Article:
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A Simple Guide to Estate Planning

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A Simple Guide to Estate Planning

Looking to provide for your family and loved ones after you die?

Here is a simple guide to estate planning to get you started.

A will and powers of attorney for legal and healthcare decisions are key components of an estate plan, as is a living will.

A trust is another important estate planning option to consider, especially if you are interested in keeping your financial affairs and personal wishes private.


A valid and up-to-date will allows you to make your final wishes known to family and friends and it defines how you wish your assets to be distributed after you die.  A will also defines how any debt, taxes and other expenses are to be paid upon your death. In a will, you name an executor to file any tax forms and manage the distribution of your estate. And if you have children, you may name a guardian to take care of your children.

Living Wills

With a living will, you specify what types of medical treatment you wish or do not wish to receive if you are ever unable to make medical decisions on your own.

Powers of Attorney

With power of attorney, you name a trusted friend or family member to make financial decisions for you in case you should become incapacitated and are unable to manage your own financial affairs. And with healthcare power of attorney, you name someone that you trust to make health and medical decisions for you. By naming a healthcare power of attorney, a trusted friend or family member will be able to make medical decisions for you in any instances not covered in your living will.


With a trust, you transfer your assets to the trust and you specify in writing how you wish your assets to be distributed after you die. Because a trust doesn’t become part of the public record, you can keep your financial affairs private.

With a revocable trust, you can amend the terms of the trust at any time. With an irrevocable trust, the trust cannot be altered once it’s been executed. So once you establish an irrevocable trust, you won’t be able to change any of its terms.

Consult an attorney and a financial planner in your state as you consider your estate planning options. State laws vary widely when it comes to estate planning issues. And it is important to consult local experts when determining the best course of action for you and your family.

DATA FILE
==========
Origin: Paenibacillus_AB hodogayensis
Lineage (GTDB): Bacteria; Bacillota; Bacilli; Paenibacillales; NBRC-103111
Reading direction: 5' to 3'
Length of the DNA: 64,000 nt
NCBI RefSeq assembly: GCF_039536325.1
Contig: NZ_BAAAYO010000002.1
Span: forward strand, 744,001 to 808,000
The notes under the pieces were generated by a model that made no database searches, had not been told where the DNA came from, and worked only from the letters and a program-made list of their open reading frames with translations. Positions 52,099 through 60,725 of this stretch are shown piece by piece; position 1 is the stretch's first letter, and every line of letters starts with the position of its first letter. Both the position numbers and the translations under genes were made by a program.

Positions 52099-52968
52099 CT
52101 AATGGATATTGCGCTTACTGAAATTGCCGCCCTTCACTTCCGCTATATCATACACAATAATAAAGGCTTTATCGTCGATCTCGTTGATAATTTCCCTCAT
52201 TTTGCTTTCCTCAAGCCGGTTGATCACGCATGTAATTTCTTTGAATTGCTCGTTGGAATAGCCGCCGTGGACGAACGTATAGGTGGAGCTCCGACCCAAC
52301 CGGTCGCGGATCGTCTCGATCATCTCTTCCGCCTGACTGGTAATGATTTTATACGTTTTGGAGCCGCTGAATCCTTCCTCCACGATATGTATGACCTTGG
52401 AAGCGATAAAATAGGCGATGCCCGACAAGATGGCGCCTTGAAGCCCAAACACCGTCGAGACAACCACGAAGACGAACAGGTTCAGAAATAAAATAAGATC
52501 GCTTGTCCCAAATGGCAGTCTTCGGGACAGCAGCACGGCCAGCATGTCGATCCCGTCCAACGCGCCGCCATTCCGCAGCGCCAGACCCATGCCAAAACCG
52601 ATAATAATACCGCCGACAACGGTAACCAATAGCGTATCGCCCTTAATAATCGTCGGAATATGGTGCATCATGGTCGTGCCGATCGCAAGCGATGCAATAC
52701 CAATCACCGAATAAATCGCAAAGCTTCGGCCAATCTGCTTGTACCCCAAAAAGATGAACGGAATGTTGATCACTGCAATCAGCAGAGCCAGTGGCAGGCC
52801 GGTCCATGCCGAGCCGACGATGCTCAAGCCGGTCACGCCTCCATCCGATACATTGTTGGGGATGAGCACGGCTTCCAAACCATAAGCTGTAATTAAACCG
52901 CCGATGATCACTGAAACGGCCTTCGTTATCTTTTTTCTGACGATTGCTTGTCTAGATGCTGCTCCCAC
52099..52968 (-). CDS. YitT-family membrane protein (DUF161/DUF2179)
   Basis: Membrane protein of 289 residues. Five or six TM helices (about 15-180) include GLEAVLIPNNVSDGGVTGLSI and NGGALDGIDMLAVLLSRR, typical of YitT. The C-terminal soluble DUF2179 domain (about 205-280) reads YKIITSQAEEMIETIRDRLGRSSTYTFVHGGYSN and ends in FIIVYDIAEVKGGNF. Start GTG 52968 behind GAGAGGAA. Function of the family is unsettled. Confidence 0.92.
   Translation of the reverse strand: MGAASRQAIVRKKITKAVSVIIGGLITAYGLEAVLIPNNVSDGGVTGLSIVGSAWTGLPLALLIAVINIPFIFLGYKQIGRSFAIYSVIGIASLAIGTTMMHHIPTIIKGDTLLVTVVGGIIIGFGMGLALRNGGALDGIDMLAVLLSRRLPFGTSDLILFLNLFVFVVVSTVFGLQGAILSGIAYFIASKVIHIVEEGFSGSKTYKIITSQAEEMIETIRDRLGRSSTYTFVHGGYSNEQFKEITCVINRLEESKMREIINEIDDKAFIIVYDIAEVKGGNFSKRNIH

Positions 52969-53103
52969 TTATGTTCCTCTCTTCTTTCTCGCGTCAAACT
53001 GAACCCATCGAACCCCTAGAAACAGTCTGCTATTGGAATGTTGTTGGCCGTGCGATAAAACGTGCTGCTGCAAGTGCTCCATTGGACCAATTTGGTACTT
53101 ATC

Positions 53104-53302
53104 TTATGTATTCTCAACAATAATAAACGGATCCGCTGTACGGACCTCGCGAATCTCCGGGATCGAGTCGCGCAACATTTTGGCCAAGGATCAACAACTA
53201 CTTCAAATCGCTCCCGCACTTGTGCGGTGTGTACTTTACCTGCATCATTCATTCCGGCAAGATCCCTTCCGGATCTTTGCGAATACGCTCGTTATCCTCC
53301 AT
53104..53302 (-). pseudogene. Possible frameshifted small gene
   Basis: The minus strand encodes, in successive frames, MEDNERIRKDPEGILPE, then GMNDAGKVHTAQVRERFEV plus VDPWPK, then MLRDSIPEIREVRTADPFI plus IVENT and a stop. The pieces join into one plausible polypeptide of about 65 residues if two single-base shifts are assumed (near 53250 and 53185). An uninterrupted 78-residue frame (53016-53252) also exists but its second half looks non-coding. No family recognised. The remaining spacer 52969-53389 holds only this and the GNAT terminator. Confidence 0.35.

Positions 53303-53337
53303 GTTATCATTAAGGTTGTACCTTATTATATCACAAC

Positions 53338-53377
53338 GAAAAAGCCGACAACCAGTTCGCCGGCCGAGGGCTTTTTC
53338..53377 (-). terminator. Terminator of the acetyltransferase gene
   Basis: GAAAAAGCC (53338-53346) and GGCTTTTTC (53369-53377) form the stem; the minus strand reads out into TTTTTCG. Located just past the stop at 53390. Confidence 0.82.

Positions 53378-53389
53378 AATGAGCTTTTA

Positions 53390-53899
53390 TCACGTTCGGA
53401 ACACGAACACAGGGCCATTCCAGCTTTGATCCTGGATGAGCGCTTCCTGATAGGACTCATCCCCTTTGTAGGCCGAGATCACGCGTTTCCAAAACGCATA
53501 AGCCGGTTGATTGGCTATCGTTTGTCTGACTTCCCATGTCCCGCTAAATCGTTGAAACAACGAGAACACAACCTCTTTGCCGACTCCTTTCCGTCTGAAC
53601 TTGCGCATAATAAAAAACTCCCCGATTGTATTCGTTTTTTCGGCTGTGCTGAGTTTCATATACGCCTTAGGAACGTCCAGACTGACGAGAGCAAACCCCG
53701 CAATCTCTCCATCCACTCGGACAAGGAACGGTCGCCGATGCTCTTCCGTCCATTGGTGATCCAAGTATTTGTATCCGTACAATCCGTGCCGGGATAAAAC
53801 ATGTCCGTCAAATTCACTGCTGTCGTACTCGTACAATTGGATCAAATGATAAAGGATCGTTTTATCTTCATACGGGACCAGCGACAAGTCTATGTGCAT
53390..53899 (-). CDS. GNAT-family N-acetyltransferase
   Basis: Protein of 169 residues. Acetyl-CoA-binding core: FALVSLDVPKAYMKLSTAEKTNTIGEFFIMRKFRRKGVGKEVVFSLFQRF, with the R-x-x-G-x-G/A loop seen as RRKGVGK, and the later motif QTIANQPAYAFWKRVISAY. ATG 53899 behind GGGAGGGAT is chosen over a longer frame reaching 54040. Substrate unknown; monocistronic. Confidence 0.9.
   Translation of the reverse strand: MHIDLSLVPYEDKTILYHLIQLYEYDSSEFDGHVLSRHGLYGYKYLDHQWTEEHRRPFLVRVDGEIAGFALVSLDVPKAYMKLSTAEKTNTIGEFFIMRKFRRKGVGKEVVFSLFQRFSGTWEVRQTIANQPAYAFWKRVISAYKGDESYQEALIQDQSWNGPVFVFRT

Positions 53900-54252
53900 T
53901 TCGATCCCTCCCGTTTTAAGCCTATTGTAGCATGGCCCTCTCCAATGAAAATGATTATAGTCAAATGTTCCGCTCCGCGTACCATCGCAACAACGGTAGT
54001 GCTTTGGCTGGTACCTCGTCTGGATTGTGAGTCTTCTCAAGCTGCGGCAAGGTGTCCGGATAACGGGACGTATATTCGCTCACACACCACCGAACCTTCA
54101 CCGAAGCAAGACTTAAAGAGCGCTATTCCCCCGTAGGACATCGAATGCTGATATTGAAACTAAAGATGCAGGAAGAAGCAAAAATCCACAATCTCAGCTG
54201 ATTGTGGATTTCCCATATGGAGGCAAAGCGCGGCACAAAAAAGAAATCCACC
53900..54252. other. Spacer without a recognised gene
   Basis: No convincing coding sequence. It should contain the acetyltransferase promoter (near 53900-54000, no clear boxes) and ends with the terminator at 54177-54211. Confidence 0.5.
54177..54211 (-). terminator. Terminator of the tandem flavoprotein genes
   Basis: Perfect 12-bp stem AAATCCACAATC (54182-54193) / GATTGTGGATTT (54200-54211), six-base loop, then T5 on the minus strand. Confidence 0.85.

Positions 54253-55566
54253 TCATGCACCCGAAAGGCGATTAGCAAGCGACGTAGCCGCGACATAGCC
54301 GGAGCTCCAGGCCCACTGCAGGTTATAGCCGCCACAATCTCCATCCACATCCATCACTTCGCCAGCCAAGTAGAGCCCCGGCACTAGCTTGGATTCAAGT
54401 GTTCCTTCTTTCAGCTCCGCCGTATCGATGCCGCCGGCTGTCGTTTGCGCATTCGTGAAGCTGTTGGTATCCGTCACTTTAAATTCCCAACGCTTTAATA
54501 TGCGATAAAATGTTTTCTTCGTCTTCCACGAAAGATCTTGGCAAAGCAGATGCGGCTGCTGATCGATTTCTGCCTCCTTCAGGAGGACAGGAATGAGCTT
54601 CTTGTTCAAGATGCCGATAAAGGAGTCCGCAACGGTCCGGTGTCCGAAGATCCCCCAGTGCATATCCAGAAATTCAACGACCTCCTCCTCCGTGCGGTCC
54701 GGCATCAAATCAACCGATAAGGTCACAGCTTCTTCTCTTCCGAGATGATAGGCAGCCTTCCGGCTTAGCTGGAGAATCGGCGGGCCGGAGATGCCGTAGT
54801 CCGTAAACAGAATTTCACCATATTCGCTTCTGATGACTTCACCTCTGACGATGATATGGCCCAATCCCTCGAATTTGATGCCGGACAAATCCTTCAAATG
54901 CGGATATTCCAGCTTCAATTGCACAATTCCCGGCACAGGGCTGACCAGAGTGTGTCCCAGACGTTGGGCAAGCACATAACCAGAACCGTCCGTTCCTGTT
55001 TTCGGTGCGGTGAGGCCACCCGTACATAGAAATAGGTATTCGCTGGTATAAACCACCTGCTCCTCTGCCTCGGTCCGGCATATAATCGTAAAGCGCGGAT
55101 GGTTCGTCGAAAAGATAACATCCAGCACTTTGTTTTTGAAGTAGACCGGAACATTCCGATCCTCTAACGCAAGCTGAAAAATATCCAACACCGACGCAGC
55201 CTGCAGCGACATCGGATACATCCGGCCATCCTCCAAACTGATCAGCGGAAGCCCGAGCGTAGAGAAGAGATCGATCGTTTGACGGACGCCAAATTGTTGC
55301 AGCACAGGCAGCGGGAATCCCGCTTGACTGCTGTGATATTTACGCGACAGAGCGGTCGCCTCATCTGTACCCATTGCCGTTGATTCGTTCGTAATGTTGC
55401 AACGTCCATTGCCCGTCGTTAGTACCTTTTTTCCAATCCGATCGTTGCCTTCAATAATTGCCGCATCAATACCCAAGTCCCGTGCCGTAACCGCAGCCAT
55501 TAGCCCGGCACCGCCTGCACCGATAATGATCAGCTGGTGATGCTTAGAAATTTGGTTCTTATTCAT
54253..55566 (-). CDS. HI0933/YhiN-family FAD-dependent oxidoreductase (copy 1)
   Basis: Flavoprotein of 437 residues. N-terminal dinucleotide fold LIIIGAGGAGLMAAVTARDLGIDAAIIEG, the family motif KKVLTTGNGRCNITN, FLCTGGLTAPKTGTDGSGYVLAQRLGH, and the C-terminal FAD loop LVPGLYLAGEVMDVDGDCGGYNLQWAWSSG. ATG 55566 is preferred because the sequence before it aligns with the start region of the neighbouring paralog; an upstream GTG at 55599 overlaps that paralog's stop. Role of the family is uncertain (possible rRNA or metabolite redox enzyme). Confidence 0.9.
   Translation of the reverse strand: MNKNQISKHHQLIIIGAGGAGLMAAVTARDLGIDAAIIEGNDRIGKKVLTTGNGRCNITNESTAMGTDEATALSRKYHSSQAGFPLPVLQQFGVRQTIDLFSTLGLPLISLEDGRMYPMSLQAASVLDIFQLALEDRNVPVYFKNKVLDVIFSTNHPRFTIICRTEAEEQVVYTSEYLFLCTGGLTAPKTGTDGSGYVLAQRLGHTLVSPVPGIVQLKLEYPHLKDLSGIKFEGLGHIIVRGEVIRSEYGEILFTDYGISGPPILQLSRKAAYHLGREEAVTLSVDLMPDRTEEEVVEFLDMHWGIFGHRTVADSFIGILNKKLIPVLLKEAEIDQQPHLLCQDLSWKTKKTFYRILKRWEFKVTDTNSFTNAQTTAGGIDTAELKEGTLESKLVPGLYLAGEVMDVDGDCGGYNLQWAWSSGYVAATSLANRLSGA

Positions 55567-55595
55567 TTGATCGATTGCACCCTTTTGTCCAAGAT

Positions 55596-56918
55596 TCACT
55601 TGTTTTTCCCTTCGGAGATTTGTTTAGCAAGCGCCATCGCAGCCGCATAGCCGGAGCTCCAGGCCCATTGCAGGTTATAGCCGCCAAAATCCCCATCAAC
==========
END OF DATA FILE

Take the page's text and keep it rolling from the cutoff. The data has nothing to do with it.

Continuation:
Other Estate Planning Tips to Think About

Naming beneficiaries for your bank and investment accounts is one way to speed the distribution of your assets after you die. And if you are carrying big debts, choosing a life insurance policy with a sufficient payout for your beneficiaries can ease your worries about leaving a spouse with a burdensome debt to pay.

Once you’ve prepared your estate, keep the documents in a safe place and give copies of the documents to a trusted friend or family member.

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  • dsundiego

    I have a fairly simple (I think) estate. My only daughter is beneficiary for all of my bank accounts, insurance, and anything else that can have a beneficiary. The only sticking point is with my studio condo. How do I arrange things so that she can either decide to keep it and continue to pay the existing $125,000 mortgage, or sell it and keep the proceeds? I have nothing else in place at this time.

    • Gerri Detweiler

      We’ve sent you an email. We are hoping to answer this in an article in the not-too-distant future.

      • dsundiego

        Thank you. I look forward to the article.

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